Initial Observations on the DMAS Dual Eligible Demonstration Draft Proposal

The Virginia Department of Medical Assistance Services (DMAS) posted its Dual Eligible Demonstration draft proposal to the Center for Medicare and Medicaid Innovation (CMS) as scheduled on April 13th.


This overview is not intended to be a comprehensive assessment of the public comment draft.  Members are encouraged to review documents maintained in VHCA’s online resource library.  The library was established to hold all documents related to the evaluation of the Dual Eligible Financial Alignment Demonstration (the Demonstration) and documents the efforts of VHCA’s Ad-Hoc Committee on Medicaid Managed Care.  Members are encouraged specifically to review both the written comments dated March 19, 2012 provided to DMAS in advance of their initial stakeholder meetings as well as recommendations from the Ad-Hoc Committee to DMAS dated April 11, 2012.  The resource library is located here and requires VHCA member access to view the documents.

As anticipated, the 74-page document is very general in nature and lacks the level of detail necessary for impacted stakeholders to adequately assess how the demonstration will impact the delivery of and payment for services to Medicare/Medicaid (dual eligible) beneficiaries residing in one of the four demonstration areas.

The draft proposal confirms our basic understanding of the overall approach that DMAS intends to take with respect to implementing care coordination for Virginia’s dual eligibles.  As outlined in the draft, the goals of the demonstration are to reduce cost shifting between providers and payors; create a seamless, integrated service delivery system; align Medicare and Medicaid rules; improve accountability; produce savings for both the states and the Federal governments; and share Federal savings with the states in order to provide care coordination and other supplementary benefits.   Under the plan, contracted managed care organizations (MCOs) will be accountable for the care delivered to enrollees, including care coordination efforts.  MCO performance will be measured, and payment will be tied to measured quality goals.  Care will be delivered using integrated care teams and care management services that are based on the needs and goals of enrollees.  MCOs may offer supplemental/enhanced benefits that exceed those currently provided in either Medicare or Medicaid, in order to encourage and retain enrollment, promote health, and provide services in the most appropriate and efficient settings.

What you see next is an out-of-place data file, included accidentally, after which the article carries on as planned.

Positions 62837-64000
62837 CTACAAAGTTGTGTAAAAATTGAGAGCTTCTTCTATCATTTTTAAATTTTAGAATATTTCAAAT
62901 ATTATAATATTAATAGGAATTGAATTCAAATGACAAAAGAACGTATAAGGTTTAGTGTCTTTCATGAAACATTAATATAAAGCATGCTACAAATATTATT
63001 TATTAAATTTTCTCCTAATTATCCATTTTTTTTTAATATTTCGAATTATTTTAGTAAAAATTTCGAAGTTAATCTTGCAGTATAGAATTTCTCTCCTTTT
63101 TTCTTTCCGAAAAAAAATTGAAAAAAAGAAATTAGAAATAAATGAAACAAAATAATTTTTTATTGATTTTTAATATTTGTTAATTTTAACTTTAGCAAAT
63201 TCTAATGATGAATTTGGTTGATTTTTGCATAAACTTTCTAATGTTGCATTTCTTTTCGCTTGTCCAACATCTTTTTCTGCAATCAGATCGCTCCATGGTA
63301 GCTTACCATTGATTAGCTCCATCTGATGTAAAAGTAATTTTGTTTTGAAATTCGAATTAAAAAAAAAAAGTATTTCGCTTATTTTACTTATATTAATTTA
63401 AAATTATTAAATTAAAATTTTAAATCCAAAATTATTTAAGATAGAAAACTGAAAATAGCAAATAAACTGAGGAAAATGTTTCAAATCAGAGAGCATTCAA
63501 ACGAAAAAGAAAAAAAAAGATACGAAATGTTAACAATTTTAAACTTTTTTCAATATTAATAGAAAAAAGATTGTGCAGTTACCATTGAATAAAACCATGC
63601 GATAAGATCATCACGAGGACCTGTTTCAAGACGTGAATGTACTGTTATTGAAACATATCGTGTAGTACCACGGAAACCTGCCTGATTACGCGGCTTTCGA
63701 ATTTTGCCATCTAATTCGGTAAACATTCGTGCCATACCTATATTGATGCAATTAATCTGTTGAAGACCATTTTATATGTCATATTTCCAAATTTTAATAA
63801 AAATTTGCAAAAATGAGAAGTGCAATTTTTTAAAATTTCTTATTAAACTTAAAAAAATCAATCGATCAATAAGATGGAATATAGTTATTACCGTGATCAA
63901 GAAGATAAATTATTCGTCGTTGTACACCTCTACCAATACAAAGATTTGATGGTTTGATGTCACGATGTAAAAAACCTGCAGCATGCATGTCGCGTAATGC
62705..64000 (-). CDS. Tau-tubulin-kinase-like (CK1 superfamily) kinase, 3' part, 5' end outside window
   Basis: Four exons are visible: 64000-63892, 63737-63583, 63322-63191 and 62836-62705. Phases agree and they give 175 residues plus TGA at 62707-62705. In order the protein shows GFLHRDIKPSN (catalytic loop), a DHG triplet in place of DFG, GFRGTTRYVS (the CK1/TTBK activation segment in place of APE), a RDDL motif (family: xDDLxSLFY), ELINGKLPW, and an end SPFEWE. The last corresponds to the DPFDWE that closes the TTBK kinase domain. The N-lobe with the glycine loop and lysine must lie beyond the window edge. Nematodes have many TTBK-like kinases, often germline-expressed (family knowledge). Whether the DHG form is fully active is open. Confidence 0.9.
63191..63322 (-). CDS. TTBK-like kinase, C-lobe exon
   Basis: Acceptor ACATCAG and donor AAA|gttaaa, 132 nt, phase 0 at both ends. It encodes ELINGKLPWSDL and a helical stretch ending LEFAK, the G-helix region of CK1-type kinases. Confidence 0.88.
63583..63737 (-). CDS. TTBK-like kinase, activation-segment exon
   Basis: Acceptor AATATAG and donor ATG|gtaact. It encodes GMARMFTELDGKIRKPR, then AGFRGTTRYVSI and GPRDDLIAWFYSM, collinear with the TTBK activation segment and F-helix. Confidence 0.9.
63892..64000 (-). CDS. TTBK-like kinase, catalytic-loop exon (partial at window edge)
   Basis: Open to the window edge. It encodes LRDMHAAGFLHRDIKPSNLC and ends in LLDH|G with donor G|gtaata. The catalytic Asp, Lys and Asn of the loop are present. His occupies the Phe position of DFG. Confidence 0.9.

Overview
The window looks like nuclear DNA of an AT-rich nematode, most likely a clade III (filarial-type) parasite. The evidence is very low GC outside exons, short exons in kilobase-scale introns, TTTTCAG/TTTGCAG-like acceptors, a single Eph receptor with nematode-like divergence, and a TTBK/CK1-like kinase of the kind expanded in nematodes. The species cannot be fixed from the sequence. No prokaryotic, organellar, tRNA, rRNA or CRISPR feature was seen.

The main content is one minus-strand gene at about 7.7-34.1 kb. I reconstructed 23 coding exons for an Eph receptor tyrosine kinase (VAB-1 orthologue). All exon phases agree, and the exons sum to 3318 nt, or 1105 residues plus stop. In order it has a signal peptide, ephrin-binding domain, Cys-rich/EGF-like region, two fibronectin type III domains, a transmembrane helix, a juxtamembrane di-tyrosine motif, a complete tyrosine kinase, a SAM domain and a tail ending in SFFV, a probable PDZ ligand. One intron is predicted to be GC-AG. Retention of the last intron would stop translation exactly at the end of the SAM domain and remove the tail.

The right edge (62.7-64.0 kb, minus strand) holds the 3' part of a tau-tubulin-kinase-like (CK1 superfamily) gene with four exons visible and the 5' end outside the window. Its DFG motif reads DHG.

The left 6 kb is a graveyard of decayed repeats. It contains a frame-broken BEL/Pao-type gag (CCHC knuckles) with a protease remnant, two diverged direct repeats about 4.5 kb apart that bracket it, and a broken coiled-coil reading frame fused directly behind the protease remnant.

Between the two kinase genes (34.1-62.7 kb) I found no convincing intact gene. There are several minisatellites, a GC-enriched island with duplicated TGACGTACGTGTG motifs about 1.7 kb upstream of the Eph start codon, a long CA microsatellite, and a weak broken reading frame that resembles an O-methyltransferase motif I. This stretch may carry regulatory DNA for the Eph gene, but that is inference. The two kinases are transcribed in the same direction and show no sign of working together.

For nursing facilities, the draft proposal fails to address several concerns that had been discussed with DMAS and shared with them in our written comments and recommendations.  The two key omissions are:

  • No “any willing provider” provision;
  • No discussion or requirement that MCOs establish payment rates with current Medicaid per diems and Medicare skilled rates serving as a payment floor.
Without these provisions, we believe the demonstration will allow MCOs to implement their programs by “managing the rate” vs. “managing the care”.  Additionally, concerns expressed by VHCA and others that the demonstration areas are simply too large – encompassing geographic regions that contain approximately 60% of Virginia’s nursing facilities – were also ignored.

We will continue to meet with DMAS and other policymakers and voice our concerns related to the Duals initiative as necessary.  VHCA staff will meet with DMAS again on April 26th.  VHCA’s Ad-Hoc Committee on Medicaid Managed Care is scheduled to hold its second meeting on Thursday, May 10th .